For the last decade or more, Christmas Day at the Poynter household has had a special treat to follow it, Boxing Day Pie. Our pie is a combination of family bonding, tradition, and yummy eating.
So, what is Boxing Day Pie? We take everything, well almost everything, left unserved from Christmas Day dinner and we put it in a pie! This year the pie had a short-crust base and a puff pastry top. Inside the pie we had, turkey, pigs in blankets (sausages wrapped in bacon), carrots, brussel sprouts, roasted parsnips, stuffing, potatoes, gravy and probably some things I can’t recall.
Why is the pie so great? Well firstly, the things going into the pie all taste good. They taste good for two reasons, a) they were good enough to serve on the plate of what for us is the most important meal of the year; b) they are loaded with all the fat, salt, and flavour used to cook the Christmas Dinner – remember, I didn’t say it was healthy, just really tasty.
However, the pie is more than just a taste experience, it is a family experience. When we are buying the food for Christmas Day we know that we can buy a little bit more than we need, without as much temptation to serve too much on the day – there is no temptation to try an eat everything on Christmas Day as we now that not eating things leads to a great pie. As we are tidying away the Christmas Dinner we are discussing which items will go in the pie (stuffing yes, cranberry jelly no, mashed potatoes no, roast potatoes yes).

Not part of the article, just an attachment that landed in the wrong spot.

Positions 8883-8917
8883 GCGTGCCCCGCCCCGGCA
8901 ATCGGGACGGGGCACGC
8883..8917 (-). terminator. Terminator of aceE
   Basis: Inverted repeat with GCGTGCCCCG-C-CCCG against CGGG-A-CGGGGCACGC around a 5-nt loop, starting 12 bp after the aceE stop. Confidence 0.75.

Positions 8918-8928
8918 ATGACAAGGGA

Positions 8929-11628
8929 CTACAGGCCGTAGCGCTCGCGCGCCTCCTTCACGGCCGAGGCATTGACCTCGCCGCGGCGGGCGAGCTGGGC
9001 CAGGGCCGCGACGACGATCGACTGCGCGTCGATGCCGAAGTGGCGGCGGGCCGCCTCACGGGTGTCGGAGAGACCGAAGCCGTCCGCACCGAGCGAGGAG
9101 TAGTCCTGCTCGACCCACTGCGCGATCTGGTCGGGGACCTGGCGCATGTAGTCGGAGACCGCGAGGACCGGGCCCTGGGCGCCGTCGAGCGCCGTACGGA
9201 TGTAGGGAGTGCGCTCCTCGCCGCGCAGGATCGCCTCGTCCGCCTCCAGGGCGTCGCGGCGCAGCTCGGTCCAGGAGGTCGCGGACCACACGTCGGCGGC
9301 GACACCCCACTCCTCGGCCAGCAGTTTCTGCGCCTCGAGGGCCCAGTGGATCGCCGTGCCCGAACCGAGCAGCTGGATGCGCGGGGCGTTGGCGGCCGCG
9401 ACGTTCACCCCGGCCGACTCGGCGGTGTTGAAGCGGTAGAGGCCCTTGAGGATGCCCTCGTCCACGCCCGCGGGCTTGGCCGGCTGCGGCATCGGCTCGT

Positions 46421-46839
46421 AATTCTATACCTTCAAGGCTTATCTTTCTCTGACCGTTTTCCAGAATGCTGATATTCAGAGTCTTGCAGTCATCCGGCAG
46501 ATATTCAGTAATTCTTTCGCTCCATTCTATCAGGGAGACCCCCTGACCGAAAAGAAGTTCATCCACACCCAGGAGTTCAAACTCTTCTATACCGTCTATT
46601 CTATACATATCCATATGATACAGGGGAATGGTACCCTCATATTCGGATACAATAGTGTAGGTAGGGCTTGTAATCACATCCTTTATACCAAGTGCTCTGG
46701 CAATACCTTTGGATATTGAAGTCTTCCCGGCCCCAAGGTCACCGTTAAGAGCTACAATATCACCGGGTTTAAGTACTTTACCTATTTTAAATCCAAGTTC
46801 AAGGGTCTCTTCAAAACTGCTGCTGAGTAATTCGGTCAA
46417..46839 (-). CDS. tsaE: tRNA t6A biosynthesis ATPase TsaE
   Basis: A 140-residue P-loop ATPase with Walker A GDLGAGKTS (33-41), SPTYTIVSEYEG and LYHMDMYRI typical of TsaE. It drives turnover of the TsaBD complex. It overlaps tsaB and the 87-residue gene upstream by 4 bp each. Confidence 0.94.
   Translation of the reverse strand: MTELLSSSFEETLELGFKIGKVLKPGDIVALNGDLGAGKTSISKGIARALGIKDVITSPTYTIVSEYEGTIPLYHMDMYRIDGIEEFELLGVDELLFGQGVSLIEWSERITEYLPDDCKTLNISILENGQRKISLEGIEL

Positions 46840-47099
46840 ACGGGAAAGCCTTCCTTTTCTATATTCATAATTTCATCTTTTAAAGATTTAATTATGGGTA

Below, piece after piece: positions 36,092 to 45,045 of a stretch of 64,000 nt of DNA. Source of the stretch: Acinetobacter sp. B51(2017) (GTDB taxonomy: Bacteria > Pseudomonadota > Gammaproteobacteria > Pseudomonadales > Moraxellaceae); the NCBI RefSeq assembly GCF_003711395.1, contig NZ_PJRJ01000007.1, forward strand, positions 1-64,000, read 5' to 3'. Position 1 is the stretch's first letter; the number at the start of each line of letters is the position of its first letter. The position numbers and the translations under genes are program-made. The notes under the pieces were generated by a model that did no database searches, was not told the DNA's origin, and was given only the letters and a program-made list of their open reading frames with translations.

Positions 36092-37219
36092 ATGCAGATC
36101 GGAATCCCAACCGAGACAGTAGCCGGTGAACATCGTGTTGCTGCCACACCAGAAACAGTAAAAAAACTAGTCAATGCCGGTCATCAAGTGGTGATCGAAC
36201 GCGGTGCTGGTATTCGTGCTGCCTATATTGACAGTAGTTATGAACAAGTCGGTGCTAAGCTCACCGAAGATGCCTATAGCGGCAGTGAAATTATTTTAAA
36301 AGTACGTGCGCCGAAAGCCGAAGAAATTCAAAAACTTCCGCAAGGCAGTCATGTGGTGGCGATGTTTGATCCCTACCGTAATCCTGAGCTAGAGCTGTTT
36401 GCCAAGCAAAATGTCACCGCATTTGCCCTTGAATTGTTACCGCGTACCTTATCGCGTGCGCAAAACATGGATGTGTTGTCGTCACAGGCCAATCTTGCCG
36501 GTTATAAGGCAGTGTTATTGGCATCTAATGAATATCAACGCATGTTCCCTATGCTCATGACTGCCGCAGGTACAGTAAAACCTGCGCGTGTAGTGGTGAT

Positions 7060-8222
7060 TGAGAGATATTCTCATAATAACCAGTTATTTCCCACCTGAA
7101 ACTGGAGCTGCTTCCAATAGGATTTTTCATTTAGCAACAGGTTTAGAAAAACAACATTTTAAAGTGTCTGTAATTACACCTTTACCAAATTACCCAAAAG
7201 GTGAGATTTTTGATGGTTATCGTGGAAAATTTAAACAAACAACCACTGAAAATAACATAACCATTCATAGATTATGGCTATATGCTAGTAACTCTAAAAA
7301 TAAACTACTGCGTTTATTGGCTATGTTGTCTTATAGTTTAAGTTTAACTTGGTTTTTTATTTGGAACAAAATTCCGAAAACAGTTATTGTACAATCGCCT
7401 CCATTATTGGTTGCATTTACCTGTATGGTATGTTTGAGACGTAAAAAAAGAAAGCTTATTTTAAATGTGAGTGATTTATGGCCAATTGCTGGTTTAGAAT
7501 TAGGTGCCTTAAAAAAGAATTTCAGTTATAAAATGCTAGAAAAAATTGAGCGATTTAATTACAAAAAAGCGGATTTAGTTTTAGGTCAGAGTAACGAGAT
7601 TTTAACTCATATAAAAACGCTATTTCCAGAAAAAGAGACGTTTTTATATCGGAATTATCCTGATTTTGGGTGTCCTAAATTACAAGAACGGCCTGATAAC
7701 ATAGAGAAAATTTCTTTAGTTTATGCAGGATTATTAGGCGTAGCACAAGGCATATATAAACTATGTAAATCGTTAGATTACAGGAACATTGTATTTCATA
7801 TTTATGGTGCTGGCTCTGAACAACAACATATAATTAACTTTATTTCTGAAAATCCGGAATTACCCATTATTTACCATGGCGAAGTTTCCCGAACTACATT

On Boxing Day (or this year the 28th) we share up the tasks, making the crust, chopping things, making some more gravy, talking about the pie, cooking the pie, and then as a family sitting down again to eat a great pie, and being a family. This ritual probably makes the pie taste even better, there is plenty of evidence that rituals can make the taste of food even better, see Psychology Today post here.
We tend to make our pie in a very large lasagne dish, with pastry base and top, but try it, make yours the way you want to.